Hauling Like A Brooligan

Stephen Gallagher

Author: Steve

  • Charlie Brooker’s Screen Burn

    I can’t remember when I last walked into a bookshop and paid full price for a book. Well, I can, because it was this afternoon. Before that, I mean. This afternoon I was in London with a train journey ahead of me and nothing to read on it. The Tube strike was in full swing,…

  • The Count of Monte Cristo

    I just watched the 6-hour Gerard Depardieu version of THE COUNT OF MONTE CRISTO over four nights, and I think I maybe found some useful lessons there. The special power of the story lies in the way that Edmond Dantes remakes himself as a machine for vengeance and then reappears to engage with his enemies,…

  • Freebies – at a Price

    The price being that you have to go out and buy a copy of The Daily Express. I’ve just learned that this week’s running Express DVD giveaway is the complete set of Charles Edwards MURDER ROOMS films, along with Ian Richardson’s two outings in the role of Sherlock Holmes. Well, in purely selfish terms it…

  • Future Proof

    It’s not quite as bad as the days when companies were destroying assets to save themselves tape and space, but a certain short-termism still dogs the business. Richard Mitchell, who composes music for film and TV, told me, “A dubbing mixer recently explained that the UK TV industry has dug itself a hole which the…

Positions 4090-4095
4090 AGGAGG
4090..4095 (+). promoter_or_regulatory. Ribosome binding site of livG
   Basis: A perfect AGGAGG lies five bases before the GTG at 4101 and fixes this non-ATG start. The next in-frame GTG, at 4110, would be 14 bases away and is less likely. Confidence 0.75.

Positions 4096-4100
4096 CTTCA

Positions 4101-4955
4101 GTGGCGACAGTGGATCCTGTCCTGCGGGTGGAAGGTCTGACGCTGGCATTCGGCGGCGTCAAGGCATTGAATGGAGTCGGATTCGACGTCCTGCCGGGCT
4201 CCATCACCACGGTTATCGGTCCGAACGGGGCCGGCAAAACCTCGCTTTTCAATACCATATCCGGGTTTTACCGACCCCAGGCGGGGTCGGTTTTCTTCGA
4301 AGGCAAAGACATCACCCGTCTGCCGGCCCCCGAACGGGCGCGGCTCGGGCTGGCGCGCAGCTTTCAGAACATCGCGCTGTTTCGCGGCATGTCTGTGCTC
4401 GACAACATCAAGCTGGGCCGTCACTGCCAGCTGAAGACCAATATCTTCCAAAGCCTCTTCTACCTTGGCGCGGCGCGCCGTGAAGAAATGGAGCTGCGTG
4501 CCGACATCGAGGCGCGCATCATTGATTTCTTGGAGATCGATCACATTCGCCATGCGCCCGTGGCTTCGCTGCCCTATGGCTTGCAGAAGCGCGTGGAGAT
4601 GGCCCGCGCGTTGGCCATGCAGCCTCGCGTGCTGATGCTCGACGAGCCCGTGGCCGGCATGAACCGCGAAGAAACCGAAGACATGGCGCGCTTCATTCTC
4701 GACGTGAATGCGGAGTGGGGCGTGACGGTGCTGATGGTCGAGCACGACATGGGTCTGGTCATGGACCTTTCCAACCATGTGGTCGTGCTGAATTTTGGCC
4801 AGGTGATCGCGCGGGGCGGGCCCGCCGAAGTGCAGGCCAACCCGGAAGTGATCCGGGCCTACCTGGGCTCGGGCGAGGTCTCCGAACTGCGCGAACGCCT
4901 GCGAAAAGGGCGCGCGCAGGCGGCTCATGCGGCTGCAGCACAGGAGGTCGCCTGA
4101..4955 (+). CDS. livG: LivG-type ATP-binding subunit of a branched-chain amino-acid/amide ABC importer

• Ian Richardson

    “An actor of astonishing power and magisterial presence on stage and screen; away from it, a humble, engaging, and truly likeable person. For any writer, it was an honour just to hear him speak one’s words.” Lines that I wrote for my website on hearing of the actor’s unexpected death earlier this year, and I…

  • The Joys of Research

    From the front page of a microfilmed 1903 newspaper in the Historic New Orleans Collection… not exactly the reason I was there, but too good to ignore.

  • More Bones from the Kingdom

    Tastes vary. I can remember going to see an afternoon show of Tim Burton’s Mars Attacks with a group of friends and realising that, out of all the fellow-cheapskates and pensioners who made up the rest of the meagre discount-ticket audience, we were the only ones laughing. Looking around and seeing all those stony faces…

  • Because we’re all out of Piano Players

    Did you hear the story about the British director Mike Figgis? He arrived at Los Angeles airport on his way to take up a TV job for Fox/Sony. When asked the purpose of his visit, he supposedly said, “I’m here to shoot a pilot.” As the story goes, it then took him five hours to…

  • Only in France

    I went onto Amazon’s French site to source a link for the DVD of Bertrand Tavernier’s brilliant police thriller L.627 for inclusion in a forthcoming post, and here’s one of the books that came up amongst the site’s featured home-page recommendations. No, it wasn’t a recommendation based on my past purchases. I wasn’t even logged…

  • The Kingdom of Bones: the first review

    From the current issue of Publishers Weekly: The Kingdom of BonesStephen Gallagher. Crown/Shaye Areheart, $24.95 (384p) ISBN 978-0-307-38280-1Set mainly in late 19th-century England, Gallagher’s ingenious horror thriller revolves around the extraordinary life—and death—of Tom Sayers, a real-life bare-knuckle fighter who, after retiring, briefly traveled the country staging reenactments of his most memorable bouts. While working…